How water manifests the structural regimes in ionic liquids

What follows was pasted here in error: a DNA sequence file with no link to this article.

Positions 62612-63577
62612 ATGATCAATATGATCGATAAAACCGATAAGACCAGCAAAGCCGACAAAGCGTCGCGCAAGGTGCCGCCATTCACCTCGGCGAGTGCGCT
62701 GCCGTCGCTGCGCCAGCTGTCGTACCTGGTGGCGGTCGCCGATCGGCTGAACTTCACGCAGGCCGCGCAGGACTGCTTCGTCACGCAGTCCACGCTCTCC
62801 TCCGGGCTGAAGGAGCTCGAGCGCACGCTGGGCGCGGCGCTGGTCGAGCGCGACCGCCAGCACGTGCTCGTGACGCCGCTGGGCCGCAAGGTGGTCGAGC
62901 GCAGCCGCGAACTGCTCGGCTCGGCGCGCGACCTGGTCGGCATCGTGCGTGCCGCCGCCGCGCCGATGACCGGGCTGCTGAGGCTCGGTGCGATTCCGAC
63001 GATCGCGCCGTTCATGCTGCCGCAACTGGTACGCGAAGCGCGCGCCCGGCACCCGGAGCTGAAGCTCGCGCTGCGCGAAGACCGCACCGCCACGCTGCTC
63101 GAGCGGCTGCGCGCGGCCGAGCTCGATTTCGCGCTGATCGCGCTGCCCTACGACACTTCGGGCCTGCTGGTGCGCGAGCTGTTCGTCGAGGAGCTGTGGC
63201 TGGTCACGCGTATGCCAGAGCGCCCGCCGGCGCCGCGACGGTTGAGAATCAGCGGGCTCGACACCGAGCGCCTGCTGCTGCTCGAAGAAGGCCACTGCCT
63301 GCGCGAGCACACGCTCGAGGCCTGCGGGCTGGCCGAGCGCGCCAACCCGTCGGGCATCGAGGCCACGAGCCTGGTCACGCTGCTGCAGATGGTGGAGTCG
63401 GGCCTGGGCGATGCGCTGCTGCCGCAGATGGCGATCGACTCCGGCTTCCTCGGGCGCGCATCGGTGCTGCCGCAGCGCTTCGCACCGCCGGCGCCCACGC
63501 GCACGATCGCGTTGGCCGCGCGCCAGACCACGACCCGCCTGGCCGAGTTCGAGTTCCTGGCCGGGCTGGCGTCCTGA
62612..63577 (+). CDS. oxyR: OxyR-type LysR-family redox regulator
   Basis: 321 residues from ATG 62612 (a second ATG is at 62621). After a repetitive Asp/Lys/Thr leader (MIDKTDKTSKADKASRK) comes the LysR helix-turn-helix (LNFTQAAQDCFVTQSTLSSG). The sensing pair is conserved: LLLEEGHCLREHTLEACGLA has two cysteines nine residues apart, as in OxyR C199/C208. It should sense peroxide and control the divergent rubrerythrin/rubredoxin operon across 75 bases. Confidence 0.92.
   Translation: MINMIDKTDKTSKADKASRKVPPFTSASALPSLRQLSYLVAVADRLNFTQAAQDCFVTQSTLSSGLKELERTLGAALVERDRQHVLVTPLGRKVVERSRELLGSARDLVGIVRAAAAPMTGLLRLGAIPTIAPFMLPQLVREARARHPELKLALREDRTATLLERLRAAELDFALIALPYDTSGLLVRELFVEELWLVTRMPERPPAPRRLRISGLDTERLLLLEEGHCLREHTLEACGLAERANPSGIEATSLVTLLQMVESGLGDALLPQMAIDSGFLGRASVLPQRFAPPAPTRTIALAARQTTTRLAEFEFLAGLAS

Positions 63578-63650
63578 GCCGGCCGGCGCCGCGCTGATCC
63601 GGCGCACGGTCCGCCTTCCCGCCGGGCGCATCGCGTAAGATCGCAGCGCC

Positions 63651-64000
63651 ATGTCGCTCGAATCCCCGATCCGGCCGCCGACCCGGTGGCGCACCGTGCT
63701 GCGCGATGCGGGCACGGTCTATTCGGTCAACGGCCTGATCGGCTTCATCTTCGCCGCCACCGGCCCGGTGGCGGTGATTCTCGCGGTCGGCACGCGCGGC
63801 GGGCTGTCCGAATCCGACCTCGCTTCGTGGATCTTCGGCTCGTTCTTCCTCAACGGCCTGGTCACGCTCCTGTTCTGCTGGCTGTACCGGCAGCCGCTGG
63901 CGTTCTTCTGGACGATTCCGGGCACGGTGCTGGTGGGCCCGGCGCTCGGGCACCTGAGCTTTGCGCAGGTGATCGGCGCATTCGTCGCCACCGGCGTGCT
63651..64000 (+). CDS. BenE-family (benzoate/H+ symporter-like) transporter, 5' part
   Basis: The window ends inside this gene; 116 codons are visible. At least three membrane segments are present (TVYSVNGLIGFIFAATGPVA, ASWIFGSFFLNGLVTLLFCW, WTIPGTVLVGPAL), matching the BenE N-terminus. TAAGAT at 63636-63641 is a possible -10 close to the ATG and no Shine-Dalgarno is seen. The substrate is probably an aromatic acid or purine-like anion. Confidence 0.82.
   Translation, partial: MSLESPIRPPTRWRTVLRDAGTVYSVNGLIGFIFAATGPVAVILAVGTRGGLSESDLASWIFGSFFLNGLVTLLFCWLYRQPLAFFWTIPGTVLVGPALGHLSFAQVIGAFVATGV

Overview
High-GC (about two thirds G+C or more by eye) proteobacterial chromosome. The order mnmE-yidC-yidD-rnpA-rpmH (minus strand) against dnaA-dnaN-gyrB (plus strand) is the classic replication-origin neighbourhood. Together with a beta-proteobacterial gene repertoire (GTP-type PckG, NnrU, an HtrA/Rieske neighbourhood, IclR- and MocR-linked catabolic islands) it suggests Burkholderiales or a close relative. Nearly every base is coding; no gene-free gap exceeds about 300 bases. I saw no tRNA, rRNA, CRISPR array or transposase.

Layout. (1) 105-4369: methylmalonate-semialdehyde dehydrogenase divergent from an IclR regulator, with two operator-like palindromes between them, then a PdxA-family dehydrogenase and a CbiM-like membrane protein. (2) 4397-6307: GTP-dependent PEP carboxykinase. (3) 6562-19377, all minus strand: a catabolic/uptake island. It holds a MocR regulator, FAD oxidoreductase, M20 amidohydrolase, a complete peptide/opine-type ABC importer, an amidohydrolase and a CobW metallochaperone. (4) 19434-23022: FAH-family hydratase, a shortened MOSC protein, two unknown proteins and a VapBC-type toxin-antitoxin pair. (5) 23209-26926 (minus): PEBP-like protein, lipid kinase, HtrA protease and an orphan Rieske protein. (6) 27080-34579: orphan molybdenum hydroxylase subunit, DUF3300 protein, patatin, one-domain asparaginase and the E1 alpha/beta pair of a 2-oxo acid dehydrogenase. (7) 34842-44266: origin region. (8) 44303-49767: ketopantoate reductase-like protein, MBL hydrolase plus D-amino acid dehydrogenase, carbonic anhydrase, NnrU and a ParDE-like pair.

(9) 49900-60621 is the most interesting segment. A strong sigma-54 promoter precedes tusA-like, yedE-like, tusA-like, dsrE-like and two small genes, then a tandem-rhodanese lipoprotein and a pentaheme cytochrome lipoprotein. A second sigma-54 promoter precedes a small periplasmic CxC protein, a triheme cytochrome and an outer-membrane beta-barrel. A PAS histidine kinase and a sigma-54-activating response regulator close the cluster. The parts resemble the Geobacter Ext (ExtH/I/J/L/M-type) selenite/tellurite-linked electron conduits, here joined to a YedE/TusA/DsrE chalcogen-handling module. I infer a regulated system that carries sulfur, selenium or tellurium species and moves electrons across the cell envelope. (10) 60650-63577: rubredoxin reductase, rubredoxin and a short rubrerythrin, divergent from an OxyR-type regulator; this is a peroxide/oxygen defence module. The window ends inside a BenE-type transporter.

Ionic liquids (ILs) are being considered as greener alternatives to the conventional organic solvents. However, highly viscous nature of ILs often limits their applications. Hence studies on IL/water binary mixtures have received tremendous attention. These mixtures exhibit much lower viscosity, but almost similar density, compressibility and other properties as that of the neat ILs, up to certain water content. Hence, determining the IL–water ratio till which the solution behaves like IL and subsequently changes to a state of solute IL dissolved in continuous water phase is of paramount importance. Noting the very different and characteristic behaviours of neat ILs and pure water over a temperature range, herein, we measured the various thermophysical properties of the binary mixtures of tetramethylguanidinium benzoate/water and tetramethylguanidinium salicylate/water with water content varying from 20 wt% to 95 wt% for a temperature range of 298 K to 343 K. The results show that similar to neat ILs, the measured densities and compressibility of these mixtures display a linear change, and viscosity decreases rapidly as temperature is increased for water content up to 50 wt%. At higher water concentrations, the measured density and compressibility exhibit nonlinear behaviour and the decrease in viscosity with increased temperature is minute, mimicking the behaviour of bulk water. MD simulations were carried out to explain the experimental observations. Simulation results show a greater temperature-induced disintegration of IL ion–water interactions in dense systems, explaining the rapid decay of the properties with temperature. The results also exhibit the presence of a neat, IL-like, H-bond mediated expanded structure in concentrated solution versus a collapsed IL structure in dilute solution.